It’s a well-known fact that pet owners generally have strong opinions regarding which species they think is not only smarter, but also cuter, friendlier, and overall “better” – and most of these are not derived from facts, but primarily based on what they feel about their own canine or feline companion.
However, science attempted to find out and contribute to the dogs vs. cats debate – and based on what your stand is, you might not appreciate it.
From a strictly anatomical perspective, cats are smarter than dogs, as suggested by a 2017 study publish in Frontiers in Neuroanatomy. Researchers at Vanderbilt University performed studies on brains of several carnivores. They learned that although dogs have larger brains than cats, the feline brains appear to be able to perform more efficiently.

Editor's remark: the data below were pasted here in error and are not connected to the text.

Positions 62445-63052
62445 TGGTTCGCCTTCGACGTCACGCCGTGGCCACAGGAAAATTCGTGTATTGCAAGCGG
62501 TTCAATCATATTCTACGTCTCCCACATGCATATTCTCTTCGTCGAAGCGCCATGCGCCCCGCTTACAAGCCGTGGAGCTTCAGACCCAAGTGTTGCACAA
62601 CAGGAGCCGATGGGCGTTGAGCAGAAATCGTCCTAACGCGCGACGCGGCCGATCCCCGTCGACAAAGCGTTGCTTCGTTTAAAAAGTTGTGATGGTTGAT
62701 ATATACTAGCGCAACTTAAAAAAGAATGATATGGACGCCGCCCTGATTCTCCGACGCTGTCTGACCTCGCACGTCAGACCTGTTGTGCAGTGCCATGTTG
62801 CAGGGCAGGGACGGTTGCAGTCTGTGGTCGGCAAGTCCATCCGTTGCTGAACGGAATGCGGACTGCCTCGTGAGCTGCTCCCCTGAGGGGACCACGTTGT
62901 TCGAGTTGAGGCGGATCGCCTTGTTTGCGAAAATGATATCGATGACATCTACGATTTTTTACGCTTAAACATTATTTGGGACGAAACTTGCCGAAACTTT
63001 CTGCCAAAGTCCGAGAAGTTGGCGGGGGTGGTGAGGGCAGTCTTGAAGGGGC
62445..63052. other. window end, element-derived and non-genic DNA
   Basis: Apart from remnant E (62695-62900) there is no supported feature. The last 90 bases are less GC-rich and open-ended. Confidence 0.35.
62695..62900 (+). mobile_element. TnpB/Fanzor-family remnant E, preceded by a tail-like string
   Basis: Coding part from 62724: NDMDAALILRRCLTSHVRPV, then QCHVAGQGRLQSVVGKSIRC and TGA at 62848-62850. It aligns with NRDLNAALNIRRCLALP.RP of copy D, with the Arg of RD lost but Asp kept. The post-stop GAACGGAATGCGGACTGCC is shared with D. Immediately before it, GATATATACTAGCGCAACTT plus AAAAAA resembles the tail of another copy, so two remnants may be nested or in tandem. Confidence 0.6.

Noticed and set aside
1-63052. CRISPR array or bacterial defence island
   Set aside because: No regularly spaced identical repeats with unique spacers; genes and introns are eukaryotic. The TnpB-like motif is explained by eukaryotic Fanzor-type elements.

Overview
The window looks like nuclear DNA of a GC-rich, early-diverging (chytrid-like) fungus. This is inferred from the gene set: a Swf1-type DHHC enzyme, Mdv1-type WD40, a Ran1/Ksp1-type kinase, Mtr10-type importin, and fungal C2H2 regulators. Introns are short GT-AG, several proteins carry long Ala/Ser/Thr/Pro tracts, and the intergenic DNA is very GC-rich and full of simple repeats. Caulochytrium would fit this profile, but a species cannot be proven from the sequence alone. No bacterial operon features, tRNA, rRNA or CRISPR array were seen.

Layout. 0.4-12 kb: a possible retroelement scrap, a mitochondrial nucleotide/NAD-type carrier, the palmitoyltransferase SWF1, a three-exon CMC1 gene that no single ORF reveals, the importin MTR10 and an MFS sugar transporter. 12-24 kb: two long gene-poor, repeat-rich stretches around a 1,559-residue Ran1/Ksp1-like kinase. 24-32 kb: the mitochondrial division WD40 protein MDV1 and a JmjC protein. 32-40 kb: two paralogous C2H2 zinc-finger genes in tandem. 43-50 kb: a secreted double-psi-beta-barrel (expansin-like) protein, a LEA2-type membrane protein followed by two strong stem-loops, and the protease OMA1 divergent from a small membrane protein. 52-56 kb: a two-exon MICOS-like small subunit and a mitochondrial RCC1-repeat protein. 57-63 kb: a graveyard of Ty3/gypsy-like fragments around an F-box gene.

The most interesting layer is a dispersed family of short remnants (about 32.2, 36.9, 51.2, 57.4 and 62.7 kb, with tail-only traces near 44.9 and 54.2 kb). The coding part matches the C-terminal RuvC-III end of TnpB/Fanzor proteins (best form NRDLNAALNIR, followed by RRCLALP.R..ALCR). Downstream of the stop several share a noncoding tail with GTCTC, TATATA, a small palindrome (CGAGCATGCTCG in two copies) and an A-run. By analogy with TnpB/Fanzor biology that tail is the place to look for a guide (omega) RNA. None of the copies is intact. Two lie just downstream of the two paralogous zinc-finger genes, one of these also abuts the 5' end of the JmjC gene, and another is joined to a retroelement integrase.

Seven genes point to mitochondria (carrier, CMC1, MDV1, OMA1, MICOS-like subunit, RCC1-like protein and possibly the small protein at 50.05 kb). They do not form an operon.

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So, what does that mean? Well, as revealed by the study, felines have close to 530 million cortical neurons, which are found in the cerebral cortex and perform the functions such as planning, thinking, and other “intelligent” behavior. Dogs, on the other hand, have about 250 million.
Nevertheless, this is not an open and shut case. During a PBS interview, Brian Hare, founder and director of Duke University’s Canine Cognition Center, cautions that comparison of intelligence of dogs and cats is “like asking if a hammer is a better than a screwdriver. Each tool is designed for a specific problem, so of course it depends on the problem we are trying to solve.”
Ultimately, both species are intelligent in their own ways. Thinking intelligence as a spectrum, and both species are excellent in their own way.